From now on, we live in a world where man has walked on the moon. And it’s not a miracle, we just decided to go.
— Jim Lovell
There is a scene in the movie Apollo 13 in which astronaut Jim Lovell is hosting a dinner party at his house. At some point in the evening he escapes the hubbub of his guests and takes a seat in a lawn chair in the back yard. When someone comes out to join him he utters the phrase above.
The moon landings were the culmination of a gargantuan series of tasks. Thousands of people invested hundreds of thousands of hours coordinating and delivering on thousands of tasks. It wasn’t a miracle that we landed on the moon. We just set our minds to it and decided to go.
Theme of the week: Just decide to go.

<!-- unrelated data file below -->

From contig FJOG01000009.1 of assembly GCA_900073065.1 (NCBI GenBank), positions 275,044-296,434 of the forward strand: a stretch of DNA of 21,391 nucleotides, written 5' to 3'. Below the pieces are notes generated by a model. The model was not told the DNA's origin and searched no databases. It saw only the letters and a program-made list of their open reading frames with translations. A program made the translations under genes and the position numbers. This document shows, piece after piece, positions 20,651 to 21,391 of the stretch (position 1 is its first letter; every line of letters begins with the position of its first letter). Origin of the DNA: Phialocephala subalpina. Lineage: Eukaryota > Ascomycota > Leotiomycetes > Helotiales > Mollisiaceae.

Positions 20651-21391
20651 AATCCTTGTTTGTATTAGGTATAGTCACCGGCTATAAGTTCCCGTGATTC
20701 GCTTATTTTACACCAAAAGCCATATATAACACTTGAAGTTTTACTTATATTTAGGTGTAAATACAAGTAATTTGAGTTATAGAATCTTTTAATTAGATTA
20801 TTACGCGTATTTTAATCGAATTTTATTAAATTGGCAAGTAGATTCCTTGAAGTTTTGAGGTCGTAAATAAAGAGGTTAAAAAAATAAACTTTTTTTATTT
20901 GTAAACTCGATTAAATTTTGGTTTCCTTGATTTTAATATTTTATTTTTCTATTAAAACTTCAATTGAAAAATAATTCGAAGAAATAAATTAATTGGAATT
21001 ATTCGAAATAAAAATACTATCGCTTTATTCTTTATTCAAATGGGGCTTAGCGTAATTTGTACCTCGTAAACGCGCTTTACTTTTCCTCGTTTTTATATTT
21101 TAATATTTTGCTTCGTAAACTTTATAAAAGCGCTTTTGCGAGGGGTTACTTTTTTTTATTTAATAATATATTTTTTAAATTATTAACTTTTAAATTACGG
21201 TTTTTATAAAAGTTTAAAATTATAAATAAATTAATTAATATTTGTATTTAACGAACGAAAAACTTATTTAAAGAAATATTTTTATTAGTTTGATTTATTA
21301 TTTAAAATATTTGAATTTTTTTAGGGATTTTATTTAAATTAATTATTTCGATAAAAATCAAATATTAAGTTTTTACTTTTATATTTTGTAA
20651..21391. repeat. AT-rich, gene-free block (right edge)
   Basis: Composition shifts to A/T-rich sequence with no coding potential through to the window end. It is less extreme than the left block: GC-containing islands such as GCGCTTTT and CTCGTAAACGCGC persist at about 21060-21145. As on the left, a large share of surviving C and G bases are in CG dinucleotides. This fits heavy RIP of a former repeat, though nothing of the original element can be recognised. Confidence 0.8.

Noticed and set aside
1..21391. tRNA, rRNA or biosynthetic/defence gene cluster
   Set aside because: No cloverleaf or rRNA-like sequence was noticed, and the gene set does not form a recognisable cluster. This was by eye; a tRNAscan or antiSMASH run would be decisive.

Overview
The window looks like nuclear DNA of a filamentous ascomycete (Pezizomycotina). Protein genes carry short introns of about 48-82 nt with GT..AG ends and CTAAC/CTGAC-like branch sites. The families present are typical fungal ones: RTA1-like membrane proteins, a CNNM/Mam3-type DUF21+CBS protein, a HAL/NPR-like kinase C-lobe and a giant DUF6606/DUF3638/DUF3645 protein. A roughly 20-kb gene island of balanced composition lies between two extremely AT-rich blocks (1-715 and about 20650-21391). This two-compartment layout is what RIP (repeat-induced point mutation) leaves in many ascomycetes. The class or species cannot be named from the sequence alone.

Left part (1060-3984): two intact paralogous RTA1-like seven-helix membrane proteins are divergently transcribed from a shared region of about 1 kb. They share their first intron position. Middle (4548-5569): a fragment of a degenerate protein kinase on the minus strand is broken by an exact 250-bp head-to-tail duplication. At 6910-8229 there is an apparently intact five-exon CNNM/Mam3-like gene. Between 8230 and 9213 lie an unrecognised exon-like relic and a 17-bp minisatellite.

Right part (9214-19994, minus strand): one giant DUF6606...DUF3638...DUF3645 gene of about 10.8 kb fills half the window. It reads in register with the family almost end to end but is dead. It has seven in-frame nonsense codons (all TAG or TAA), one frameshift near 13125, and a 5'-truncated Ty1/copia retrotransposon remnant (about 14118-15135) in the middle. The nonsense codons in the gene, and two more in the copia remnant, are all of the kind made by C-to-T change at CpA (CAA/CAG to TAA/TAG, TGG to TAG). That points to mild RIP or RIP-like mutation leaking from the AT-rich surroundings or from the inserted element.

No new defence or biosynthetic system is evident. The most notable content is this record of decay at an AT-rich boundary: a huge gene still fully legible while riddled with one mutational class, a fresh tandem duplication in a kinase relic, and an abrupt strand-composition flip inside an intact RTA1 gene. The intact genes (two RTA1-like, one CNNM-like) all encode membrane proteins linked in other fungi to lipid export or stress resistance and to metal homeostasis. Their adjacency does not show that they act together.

I did stand-up comedy for eighteen years. Ten of those years were spent learning, four years were spent refining, and four were spent in wild success. My most persistent memory of stand-up is of my mouth being in the present and my mind being in the future: the mouth speaking the line, the body delivering the gesture, while the mind looks back, observing, analyzing, judging, worrying, and then deciding when and what to say next. Enjoyment while performing was rare—enjoyment would have been an indulgent loss of focus that comedy cannot afford. After the shows, however, I experienced long hours of elation or misery depending on how the show went, because doing comedy alone onstage is the ego’s last stand.
— Steve Martin, Born Standing Up: A Comic’s Biography
Although I read Steve Martin’s excellent biography a few years ago I was reminded recently of these great thoughts in the opening paragraph. I would like to believe that I am charting a similar life course. It feels like I am in the refining years right now.